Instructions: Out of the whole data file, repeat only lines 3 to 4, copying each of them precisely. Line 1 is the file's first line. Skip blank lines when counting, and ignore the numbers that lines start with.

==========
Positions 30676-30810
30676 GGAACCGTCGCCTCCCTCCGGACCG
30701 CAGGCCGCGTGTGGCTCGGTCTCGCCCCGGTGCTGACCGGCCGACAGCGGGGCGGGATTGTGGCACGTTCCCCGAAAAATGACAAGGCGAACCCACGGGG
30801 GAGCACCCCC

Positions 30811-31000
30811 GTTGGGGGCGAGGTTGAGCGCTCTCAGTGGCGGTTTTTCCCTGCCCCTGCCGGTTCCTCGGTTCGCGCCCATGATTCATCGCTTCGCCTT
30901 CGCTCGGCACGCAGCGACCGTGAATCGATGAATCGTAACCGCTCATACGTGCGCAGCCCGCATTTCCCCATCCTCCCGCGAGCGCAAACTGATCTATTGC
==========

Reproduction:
30701 CAGGCCGCGTGTGGCTCGGTCTCGCCCCGGTGCTGACCGGCCGACAGCGGGGCGGGATTGTGGCACGTTCCCCGAAAAATGACAAGGCGAACCCACGGGG
30801 GAGCACCCCC